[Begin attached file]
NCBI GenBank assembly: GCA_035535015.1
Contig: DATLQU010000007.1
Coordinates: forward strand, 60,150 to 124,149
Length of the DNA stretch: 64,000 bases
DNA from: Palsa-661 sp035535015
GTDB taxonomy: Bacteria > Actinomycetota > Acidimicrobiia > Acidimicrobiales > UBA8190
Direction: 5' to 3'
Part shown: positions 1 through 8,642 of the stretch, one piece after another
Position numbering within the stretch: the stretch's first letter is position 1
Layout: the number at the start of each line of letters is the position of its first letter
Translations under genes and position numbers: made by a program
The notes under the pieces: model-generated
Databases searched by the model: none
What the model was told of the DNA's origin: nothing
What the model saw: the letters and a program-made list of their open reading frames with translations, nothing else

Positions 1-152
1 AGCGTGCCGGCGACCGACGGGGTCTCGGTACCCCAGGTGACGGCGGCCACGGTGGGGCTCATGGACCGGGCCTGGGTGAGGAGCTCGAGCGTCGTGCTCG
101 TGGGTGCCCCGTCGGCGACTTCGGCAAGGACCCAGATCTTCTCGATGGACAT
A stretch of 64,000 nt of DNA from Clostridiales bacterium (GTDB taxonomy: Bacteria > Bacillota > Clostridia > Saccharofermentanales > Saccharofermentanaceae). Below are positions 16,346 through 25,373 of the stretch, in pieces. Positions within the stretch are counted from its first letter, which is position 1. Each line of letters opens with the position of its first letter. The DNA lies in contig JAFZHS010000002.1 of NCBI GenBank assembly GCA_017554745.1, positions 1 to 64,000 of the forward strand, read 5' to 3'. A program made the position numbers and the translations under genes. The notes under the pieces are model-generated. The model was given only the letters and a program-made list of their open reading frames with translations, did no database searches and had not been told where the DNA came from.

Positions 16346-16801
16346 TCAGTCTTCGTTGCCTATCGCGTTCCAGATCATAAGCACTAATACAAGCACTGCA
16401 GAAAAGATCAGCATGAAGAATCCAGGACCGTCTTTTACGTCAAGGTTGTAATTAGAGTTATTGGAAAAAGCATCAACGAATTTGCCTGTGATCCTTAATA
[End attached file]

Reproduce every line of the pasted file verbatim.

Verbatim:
NCBI GenBank assembly: GCA_035535015.1
Contig: DATLQU010000007.1
Coordinates: forward strand, 60,150 to 124,149
Length of the DNA stretch: 64,000 bases
DNA from: Palsa-661 sp035535015
GTDB taxonomy: Bacteria > Actinomycetota > Acidimicrobiia > Acidimicrobiales > UBA8190
Direction: 5' to 3'
Part shown: positions 1 through 8,642 of the stretch, one piece after another
Position numbering within the stretch: the stretch's first letter is position 1
Layout: the number at the start of each line of letters is the position of its first letter
Translations under genes and position numbers: made by a program
The notes under the pieces: model-generated
Databases searched by the model: none
What the model was told of the DNA's origin: nothing
What the model saw: the letters and a program-made list of their open reading frames with translations, nothing else

Positions 1-152
1 AGCGTGCCGGCGACCGACGGGGTCTCGGTACCCCAGGTGACGGCGGCCACGGTGGGGCTCATGGACCGGGCCTGGGTGAGGAGCTCGAGCGTCGTGCTCG
101 TGGGTGCCCCGTCGGCGACTTCGGCAAGGACCCAGATCTTCTCGATGGACAT
A stretch of 64,000 nt of DNA from Clostridiales bacterium (GTDB taxonomy: Bacteria > Bacillota > Clostridia > Saccharofermentanales > Saccharofermentanaceae). Below are positions 16,346 through 25,373 of the stretch, in pieces. Positions within the stretch are counted from its first letter, which is position 1. Each line of letters opens with the position of its first letter. The DNA lies in contig JAFZHS010000002.1 of NCBI GenBank assembly GCA_017554745.1, positions 1 to 64,000 of the forward strand, read 5' to 3'. A program made the position numbers and the translations under genes. The notes under the pieces are model-generated. The model was given only the letters and a program-made list of their open reading frames with translations, did no database searches and had not been told where the DNA came from.

Positions 16346-16801
16346 TCAGTCTTCGTTGCCTATCGCGTTCCAGATCATAAGCACTAATACAAGCACTGCA
16401 GAAAAGATCAGCATGAAGAATCCAGGACCGTCTTTTACGTCAAGGTTGTAATTAGAGTTATTGGAAAAAGCATCAACGAATTTGCCTGTGATCCTTAATA